Up until a few moments ago, I was using CAcert for all my certificate needs. A free service offering SSL/TLS certificates. The only issue with CAcert is that their Root Certificate is not included in all mainstream Operating Systems or browsers, meaning users will get a certificate error unless they choose to install the Root Certificate.

But now Let’s Encrypt is on the scene. A free, open and automated certificate authority that is trusted and should work right off the bat in most modern Operating Systems and browsers.

And in the modern world encryption (and trust) is important and needed.

Here’s a quick guide to using Let’s Encrypt (LE). I’m using Debian with Apache, Dovecot and Postfix.

First download the official LE client from GitHub by cloning the repository. You’ll want to run the LE client as a user who can gain root via sudo:

$ git clone https://github.com/letsencrypt/letsencrypt
$ cd letsencrypt
$ ./letsencrypt-auto --help

The LE client will build itself, pulling down any required dependancies and configure itself. The build is self contained in $HOME/.local/share/letsencrypt.

If you’re running grsecurity and get a Segmentation Fault, you need to use paxctl to fix the python binary. Whenever letsencrypt-auto is run it’ll self update so you may need to run paxctl often:

$ sudo paxctl -cE $HOME/.local/share/letsencrypt/bin/python

Now the LE client is installed, you’re ready to start creating certificates. Normally when you purchase a certificate there are (or should be) several background checks that the issuer performs and LE is no different apart from it’s all automated using something called ACME (Automatic Certificate Management Environment). This is essentially a two-factor authentication mechanism. ACME sends a HTTP request to the Common Name (CN) and if used the Subject Alternative names (SAN) in the certificate and requests a unique file with unique content. It’s two-factor because a) you need access to DNS to configure the records for the CN and SANs in the certificate request and b) you need access to the machine the DNS records are pointing at to get the ACME challenge/response files on to. This stops people from requesting certificates for stuff they don’t own.

But here’s the problem. This works great when requesting certificates for websites because you’ve got a web server running. Not so great for a mail server which may not be running a web server on the same box. If you’re in this situation you may have to temporarily stand up a web server on the mail server for ACME. But if your mail server is on the same box as your web server, you can use the following trick (specific to Apache but can be adapted easily for nginx).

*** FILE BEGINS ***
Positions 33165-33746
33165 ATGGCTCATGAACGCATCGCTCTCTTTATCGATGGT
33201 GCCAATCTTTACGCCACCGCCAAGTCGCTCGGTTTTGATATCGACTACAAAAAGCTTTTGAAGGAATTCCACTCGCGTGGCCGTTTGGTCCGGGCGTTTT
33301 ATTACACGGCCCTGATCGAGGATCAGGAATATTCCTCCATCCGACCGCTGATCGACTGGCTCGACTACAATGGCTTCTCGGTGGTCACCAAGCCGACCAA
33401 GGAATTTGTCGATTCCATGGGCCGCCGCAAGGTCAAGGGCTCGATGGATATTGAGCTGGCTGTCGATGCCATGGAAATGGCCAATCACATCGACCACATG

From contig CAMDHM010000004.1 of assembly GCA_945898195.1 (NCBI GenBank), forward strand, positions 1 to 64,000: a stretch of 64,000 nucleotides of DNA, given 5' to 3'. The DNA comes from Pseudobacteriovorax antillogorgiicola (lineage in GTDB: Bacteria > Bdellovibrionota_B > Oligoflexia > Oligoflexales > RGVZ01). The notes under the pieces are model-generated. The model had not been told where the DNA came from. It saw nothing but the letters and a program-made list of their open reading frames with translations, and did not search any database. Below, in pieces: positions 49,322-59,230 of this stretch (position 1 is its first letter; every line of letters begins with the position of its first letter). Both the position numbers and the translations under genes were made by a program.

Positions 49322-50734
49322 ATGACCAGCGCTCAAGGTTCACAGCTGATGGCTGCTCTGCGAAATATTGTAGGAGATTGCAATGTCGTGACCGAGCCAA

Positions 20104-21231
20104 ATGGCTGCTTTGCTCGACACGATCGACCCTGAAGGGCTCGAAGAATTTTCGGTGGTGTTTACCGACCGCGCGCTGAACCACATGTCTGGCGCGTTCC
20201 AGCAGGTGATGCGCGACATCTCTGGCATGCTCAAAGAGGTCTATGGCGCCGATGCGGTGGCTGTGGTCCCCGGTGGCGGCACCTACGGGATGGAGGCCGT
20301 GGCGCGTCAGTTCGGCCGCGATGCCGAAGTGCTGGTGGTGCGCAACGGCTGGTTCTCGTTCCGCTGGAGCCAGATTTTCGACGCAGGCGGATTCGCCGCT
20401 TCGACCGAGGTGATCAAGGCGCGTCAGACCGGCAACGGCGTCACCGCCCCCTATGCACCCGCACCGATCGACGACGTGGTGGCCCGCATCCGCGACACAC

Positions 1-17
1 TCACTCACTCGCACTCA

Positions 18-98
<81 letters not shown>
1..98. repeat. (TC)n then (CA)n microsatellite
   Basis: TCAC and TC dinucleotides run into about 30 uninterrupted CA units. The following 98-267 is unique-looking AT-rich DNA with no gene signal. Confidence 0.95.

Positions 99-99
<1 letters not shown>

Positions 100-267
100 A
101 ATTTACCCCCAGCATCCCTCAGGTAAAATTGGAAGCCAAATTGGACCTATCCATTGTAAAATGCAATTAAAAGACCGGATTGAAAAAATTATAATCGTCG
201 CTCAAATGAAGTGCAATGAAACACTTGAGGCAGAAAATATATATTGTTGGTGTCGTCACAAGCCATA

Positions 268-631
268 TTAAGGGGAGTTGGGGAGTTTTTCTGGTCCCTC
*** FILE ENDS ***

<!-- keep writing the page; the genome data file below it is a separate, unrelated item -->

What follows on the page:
You’ve probably got a default vhost. One that specifies the ServerName as _default_. This matches any other request where no vhost is defined. You’ve probably got this to redirect to your main site. For example:

<VirtualHost *:80>
        ServerName _default_
        RedirectMatch permanent (.*) https://www.mainsite.co.uk$1

The problem if you’re trying to request a certificate for a mail server is that it’s not going to have a virtual server configured in your web server. Therefore when the ACME makes a HTTP request to http://smtp.domain.com/.well-known/acme-challenge, the verification is going to fail.

If you’re running Apache one workaround is to configure an Alias outside of any virtual hosts so it applies everywhere. Create /etc/apache/conf.d/letsencrypt-acme containing:

Alias /.well-known/acme-challenge/ /var/www/.well-known/acme-challenge/

And reload Apache.

Create a file in /var/www/.well-known/acme-challenge called test.txt with some text in it. Now when you visit http://smtp.domain.com/.well-known/acme-challenge/test.txt you shouldn’t get a 404 Not Found. Also note that if you’re using the Redirect directive in an existing virtual host (e.g. to redirect http://domain.com to http://www.domain.com), you should be using the RedirectMatch directive like so:

RedirectMatch permanent (.*) http://www.domain.com$1

ACME will follow redirect requests and the above ensures that any request to http://domain.com/.well-known/acme-challenge is redirected to http://www.domain.com/.well-known/acme-challenge, otherwise just using the standard Redirect directive will break things.

Why do this, though? Because it makes the following a lot easier.

As mentioned each CN or SAN has to be validated. By using the trick above you only need to tell the LE client one web root to use. Here’s the command that will request a certificate for www.domain.com with webmail.domain.com as a SAN:

$ ./letsencrypt-auto certonly --webroot -w /var/www -d www.domain.com -d webmail.domain.com

The ACME challenge/response gets written (temporarily) to /var/www/.well-known/acme-challenge. The ACME sends a HTTP request to http://www.domain.com/.well-known/acme-challenge and http://webmail.domain.com/.well-known/acme-challenge and both get served from /var/www/.well-known/acme-challenge.

If everything worked you should now have a public and private key in /etc/letsencrypt/live/www.domain.com as well as a full chain certificate.

When it comes to renewing certificates, simply run:

$ ./letsencrypt-auto renew

Now there’s no excuse to ever use self-signed certificates!

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